Three more Austin top spots

Barton Springs

Swimming at Barton Springs Pool in Austin, Texas, USA
A swimming spot not far from the city centre (Picture: Alamy Stock Photo)

Barton Springs is a set of four natural springs found at Barton Creek inside Zilker Park. Austin-dwellers make a beeline here on hot days for swims, picnics and beer blasts.

State Capitol

Texas State Capitol Austin USA
Everything sure is bigger in Texas… (Picture: Getty Images/iStockphoto)

With a dome taller than the one in Washington DC, the State Capitol building is situated among 22 acres of parkland and, by square footage, is the largest in the US.

Mount Bonnell

Mount Bonnell, Austin, Texas
Head up here for views across the city (Picture: Alamy Stock Photo)

One of the highest points in the city, Mount Bonnell, in Covert Park, stands at 781ft. Once you get to the top, you’re rewarded with views of downtown and the Percy V Pennybacker Jr Bridge.

Sculpture of Willie Nelson in Austin Texas.  He is a country music legend born i Abbot, Tx.
Country music legend Willie Nelson is commemorated here (Picture: Alamy Stock Photo)
Laura Millar Lone Star Ranch Austin Texas picture provided by Laura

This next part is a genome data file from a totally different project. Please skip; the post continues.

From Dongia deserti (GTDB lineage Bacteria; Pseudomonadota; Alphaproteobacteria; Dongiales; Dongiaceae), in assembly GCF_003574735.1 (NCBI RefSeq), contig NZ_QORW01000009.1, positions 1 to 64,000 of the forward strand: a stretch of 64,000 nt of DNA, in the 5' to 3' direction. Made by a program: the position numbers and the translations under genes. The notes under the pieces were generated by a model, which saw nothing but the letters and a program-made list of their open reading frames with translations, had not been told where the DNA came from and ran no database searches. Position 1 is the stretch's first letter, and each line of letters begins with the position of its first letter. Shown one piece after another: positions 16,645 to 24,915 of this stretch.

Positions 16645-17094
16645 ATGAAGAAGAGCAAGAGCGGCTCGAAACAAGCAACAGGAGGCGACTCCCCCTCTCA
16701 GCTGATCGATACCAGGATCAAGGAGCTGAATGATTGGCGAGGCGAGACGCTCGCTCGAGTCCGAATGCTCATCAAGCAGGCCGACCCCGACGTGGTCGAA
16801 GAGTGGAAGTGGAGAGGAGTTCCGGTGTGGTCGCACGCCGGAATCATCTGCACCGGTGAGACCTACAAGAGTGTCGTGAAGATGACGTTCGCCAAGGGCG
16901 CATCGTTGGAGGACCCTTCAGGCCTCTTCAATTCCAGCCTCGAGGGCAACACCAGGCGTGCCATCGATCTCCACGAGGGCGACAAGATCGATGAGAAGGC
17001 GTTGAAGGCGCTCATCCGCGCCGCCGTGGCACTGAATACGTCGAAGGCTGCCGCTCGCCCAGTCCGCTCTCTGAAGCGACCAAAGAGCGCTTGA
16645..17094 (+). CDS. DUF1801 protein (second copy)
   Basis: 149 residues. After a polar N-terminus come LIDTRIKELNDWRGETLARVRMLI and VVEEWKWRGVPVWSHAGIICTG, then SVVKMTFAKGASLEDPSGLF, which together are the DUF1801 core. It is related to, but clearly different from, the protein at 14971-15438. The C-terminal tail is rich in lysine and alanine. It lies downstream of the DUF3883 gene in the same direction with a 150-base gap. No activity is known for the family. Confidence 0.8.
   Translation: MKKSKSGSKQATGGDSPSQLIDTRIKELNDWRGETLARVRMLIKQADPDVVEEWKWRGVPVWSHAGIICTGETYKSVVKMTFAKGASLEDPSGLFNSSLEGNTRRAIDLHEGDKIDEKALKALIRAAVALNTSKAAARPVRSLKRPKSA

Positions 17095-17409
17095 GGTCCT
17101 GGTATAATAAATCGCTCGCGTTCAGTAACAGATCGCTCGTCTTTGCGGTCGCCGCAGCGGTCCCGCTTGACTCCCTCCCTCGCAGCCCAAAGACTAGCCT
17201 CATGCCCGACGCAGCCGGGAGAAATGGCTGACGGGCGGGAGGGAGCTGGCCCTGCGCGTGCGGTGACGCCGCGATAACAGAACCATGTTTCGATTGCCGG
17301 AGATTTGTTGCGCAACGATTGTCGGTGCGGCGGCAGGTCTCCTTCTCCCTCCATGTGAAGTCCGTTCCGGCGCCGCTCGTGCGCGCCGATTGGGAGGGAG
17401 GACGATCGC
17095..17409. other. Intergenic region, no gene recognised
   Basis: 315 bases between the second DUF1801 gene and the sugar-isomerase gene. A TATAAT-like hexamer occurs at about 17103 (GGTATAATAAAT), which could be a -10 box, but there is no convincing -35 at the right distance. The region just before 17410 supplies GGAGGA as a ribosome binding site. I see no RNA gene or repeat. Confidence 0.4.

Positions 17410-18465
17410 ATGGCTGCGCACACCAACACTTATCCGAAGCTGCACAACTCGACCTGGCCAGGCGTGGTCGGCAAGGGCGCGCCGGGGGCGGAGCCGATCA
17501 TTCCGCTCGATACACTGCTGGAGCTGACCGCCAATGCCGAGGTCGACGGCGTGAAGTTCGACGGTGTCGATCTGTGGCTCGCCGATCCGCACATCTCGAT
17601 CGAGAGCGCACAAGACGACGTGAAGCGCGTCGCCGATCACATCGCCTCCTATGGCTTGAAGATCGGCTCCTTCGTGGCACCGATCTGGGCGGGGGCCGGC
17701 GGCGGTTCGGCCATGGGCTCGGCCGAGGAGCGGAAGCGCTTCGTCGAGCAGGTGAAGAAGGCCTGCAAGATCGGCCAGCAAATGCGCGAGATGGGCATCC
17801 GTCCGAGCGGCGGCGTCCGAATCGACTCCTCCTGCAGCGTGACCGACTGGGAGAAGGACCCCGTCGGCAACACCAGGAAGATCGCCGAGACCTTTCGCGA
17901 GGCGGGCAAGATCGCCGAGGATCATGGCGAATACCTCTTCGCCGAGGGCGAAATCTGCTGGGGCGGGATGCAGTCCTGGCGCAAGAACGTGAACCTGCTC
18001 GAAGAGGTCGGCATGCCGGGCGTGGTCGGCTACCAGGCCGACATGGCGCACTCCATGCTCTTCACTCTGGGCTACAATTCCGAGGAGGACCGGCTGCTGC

Howdy cowboys… (Picture: Laura Millar)

But you can’t forget Austin’s cowboy culture. I spend a happy afternoon at the Lone Star Ranch, just 20 minutes outside the city centre, where I ride a not-so-lonesome trail through a nature reserve on a good-natured steed named Smokey (from £70).

I fall in love with ranch owner Tina’s beautiful turquoise cowboy boots, and she dispatches me to Allen’s Boots, on South Congress Avenue, where every self-respecting cowboy and cowgirl gets kitted out.

Their range of boots is legendary – they come in every colour, with intricate embroidery – and I say a hearty yee-haw to both them, and to Austin itself.

Want more American adventures? Try Motown magic

Detroit’s Motown Museum has just reopened after a $55million (£48million) expansion and its ready to tell visitors the story of the soulful sound that changed American music.

The Motown label had a clutch of the best names in the industry on its books, from Marvin Gaye to Smokey Robinson, The Supremes to Stevie Wonder.

Take a trip to Michigan to immerse yourself in its history, and don’t miss other highlights such as the Henry Ford museum, which charts the evolution of the car industry that dominated Detroit, and Mackinac Island, a charming islet where cars are banned.

Bon Voyage has a 12-day, tailor-made, fly-drivetrip including return flights, accommodation and car hire from £2,455pp.

Return flights from London to Austin start from £519 via Virgin Atlantic; rooms at Fairmont Austin from £145pn. For more information visit